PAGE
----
Crepuscular

Nugent Mountain, Big Bend N.P. -Photo by Time Giller
Nugent Mountain, Big Bend N.P. -Photo by Time Giller

Only a clear desert sunset sky can be so seamless. A complex landscape of buttes and mesas with the Chisos Mountains beyond has become a sharp black silhouette but rising from that is a prefect gradient, the glowing horizon of pastel yellow bleeding incrementally upward into oranges and reds eventually becoming a deep electric blue. The colors deepen imperceptibly defying measurement and obscuring time; my eyes struggle to adjust with the growing twilight. Puncturing the tapestry are the first celestial lights, Venus tonight, with Mars not far behind and over her shoulder. The varieties of daytime birds that populate the scrub and evade view have ceased their chattering end of day crescendo leaving silence in the still air. It is so silent that I can hear the leathery wings of a single bat that is breaking the perfection of the skyline, erratically hunting tiny insect prey. Soon high chirps from his companions tell me that he’s not alone. Suddenly a whirl of barely audible wing beats rises from the creosote in front of me tracing a few odd loops before abruptly becoming an oblong rock in the gravel before me. A Poorwill has mottled feathers that make it hard to distinguish in the dim light it prefers to hunt in, taking quick fights after moths then alighting back to the ground. Straining my eyes to make out this rarely seen bird I manage to notice that a Kangaroo Rat has also chosen to venture out now that the darkness has thickened. Light brown with a white belly and large black eyes, it has strong, oversized back legs that carry it around unpredictably and a long tufted tail whips along behind. If the Poorwill hadn’t drawn my eyes the other little critter would have been just another soft mysterious noise rising from the dusk.

It’s a really great word, crepuscular. From the Latin word for twilight, it refers to those creatures that are active primarily at dawn and dusk. The word has an exotic, enigmatic sound that matches these transition times between light and dark, the shadowy zone between worlds. In the desert this can be an especially useful time to be active. The heat of the day can be unforgiving for most animals and a majority of them take advantage of the cooler nighttime temperatures, especially predators. A little fella like a Kangaroo Rat avoids the daytime raptors who have gone to bed well as the nocturnal snakes who may not yet have awakened by slipping into the in between time. The subtle changes in lighting provide venue for camouflage.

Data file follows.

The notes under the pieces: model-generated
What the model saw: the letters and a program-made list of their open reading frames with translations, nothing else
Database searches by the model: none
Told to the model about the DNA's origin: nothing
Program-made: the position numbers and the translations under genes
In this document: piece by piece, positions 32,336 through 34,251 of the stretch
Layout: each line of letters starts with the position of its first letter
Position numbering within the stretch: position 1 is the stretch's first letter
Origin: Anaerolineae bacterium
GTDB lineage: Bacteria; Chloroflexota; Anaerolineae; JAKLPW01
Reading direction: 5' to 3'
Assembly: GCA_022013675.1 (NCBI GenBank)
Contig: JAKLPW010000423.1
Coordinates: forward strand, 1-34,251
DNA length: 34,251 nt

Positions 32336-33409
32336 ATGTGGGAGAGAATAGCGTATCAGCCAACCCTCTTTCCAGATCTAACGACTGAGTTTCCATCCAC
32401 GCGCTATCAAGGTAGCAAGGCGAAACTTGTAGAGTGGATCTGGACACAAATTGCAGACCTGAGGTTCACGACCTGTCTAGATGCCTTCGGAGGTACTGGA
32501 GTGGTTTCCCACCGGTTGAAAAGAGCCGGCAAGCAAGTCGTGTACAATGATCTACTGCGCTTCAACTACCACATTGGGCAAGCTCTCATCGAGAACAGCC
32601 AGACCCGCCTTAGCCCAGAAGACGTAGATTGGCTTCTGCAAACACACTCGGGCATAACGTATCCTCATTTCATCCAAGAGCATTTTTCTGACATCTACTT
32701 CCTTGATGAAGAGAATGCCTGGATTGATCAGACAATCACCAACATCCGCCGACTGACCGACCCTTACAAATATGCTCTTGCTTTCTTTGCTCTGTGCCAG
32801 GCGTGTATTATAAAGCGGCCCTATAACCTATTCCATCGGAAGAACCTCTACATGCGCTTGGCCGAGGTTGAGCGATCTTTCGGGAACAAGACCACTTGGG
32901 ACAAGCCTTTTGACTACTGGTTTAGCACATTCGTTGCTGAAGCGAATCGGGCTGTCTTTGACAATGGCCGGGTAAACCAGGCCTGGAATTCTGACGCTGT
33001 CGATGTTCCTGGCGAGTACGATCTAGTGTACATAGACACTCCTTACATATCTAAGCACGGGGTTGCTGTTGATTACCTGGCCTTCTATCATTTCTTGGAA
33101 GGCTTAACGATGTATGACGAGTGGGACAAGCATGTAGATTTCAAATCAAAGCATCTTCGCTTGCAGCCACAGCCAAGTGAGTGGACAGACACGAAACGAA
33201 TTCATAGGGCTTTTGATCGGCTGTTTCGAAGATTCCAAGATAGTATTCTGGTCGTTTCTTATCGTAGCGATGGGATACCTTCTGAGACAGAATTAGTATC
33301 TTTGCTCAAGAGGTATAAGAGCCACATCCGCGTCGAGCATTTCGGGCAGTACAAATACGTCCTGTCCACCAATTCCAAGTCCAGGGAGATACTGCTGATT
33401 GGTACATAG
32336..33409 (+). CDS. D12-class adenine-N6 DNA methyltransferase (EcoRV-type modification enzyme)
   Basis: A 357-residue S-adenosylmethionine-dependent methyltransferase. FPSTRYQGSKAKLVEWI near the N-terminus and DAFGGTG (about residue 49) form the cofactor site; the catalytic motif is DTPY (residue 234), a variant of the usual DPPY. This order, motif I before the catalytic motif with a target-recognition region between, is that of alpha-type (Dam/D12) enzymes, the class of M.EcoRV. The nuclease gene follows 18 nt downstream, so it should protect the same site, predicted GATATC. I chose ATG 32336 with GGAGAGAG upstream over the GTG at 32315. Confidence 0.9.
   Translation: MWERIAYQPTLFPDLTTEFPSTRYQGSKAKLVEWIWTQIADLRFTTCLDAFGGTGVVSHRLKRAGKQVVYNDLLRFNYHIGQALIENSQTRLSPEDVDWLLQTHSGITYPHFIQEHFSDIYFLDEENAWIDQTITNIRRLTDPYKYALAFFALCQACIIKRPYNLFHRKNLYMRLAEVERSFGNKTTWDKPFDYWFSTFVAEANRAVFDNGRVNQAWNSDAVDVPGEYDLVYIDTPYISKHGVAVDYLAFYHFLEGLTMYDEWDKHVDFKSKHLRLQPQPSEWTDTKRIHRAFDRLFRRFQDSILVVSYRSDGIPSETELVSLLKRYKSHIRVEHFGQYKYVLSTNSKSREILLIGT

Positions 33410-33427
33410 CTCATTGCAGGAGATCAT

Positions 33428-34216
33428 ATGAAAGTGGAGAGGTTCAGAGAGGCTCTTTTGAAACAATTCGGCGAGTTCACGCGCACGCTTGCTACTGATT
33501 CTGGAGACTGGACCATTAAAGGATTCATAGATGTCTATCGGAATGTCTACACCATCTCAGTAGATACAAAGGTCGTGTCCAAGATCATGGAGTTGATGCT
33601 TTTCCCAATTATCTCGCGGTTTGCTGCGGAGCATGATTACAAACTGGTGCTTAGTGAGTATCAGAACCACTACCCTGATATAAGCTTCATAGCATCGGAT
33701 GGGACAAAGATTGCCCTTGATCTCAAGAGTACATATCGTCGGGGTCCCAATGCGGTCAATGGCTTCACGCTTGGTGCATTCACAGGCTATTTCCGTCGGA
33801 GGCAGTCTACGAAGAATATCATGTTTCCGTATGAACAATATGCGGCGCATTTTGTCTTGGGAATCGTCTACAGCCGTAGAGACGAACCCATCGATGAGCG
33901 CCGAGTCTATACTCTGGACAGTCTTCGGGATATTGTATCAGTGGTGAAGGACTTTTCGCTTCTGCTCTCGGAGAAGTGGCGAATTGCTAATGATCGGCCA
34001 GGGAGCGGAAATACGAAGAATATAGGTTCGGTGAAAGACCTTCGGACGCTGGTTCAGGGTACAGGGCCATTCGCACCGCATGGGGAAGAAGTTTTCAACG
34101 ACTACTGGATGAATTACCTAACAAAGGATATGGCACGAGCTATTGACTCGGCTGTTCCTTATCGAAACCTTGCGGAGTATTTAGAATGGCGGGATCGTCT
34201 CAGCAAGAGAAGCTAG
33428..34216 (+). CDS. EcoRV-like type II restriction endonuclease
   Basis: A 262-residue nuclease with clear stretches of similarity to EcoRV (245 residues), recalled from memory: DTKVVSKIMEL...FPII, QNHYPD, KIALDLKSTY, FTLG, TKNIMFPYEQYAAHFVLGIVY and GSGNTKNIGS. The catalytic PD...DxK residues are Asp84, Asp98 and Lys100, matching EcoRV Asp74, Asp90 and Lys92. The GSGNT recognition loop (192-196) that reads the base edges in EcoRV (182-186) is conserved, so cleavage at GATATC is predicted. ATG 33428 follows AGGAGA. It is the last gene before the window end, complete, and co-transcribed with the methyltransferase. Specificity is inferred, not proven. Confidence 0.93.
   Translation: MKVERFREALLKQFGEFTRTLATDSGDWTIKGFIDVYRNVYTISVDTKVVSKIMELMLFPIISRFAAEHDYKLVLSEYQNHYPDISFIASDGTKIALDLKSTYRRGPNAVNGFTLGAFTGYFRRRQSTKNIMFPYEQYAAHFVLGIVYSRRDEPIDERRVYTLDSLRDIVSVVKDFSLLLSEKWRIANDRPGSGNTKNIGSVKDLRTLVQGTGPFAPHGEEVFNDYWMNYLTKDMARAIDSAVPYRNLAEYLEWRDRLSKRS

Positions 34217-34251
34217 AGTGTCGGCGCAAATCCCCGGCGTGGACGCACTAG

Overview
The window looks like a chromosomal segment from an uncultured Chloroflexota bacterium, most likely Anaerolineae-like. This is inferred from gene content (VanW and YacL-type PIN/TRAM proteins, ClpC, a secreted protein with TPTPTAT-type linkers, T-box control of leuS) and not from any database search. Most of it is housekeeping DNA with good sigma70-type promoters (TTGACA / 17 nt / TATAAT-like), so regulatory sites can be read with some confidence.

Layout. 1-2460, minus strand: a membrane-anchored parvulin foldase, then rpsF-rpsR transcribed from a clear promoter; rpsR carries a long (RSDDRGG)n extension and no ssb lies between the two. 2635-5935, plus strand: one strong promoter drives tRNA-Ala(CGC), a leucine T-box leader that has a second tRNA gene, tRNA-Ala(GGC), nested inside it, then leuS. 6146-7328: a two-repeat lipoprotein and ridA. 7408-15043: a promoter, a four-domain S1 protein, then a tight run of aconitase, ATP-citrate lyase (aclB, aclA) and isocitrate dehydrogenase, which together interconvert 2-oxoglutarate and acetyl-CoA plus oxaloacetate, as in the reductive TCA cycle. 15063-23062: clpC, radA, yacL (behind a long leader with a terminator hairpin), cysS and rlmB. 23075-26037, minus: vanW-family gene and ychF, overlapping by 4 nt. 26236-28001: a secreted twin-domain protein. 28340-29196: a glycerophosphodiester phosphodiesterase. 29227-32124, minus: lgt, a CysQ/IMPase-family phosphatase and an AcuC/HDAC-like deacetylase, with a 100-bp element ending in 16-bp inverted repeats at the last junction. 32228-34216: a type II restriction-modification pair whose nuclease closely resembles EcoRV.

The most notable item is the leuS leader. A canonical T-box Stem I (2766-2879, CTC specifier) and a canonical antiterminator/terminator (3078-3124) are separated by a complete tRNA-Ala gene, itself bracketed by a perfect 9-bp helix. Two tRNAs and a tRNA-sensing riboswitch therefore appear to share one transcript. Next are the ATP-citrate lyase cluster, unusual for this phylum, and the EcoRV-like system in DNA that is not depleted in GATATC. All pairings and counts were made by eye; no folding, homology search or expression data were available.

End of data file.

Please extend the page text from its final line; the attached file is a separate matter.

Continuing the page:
Coyote Yosemite N.P. - Photo by Tim Giller
Coyote Yosemite N.P. - Photo by Tim Giller

Wildlife doesn’t always conform to our labels though. I’ve seen owls awake at midday and like us, many diurnal creatures stay up late to finish their business. We humans clearly defy this categorization. Perhaps the coyote got his trickster reputation because of his refusal to conform to such labels. Generally considered a nocturnal animal they can be spotted at any hour, sometimes boldly making their presence known like the beautifully healthy one Rachael and I caught traipsing midday through the Presidio in San Francisco. These savvy animals also traverse the twilight period and we’ve heard their evening cackles on more evenings than not during our travels so far. Often deep into the night their yips and howls punctuate the darkness and on until the first hint of light in the east. I will never tire of this sound. At close range the disembodied laughing of coyote conversation on three sides of me does raise the hair on the back of my neck but it also ignites a primitive joy.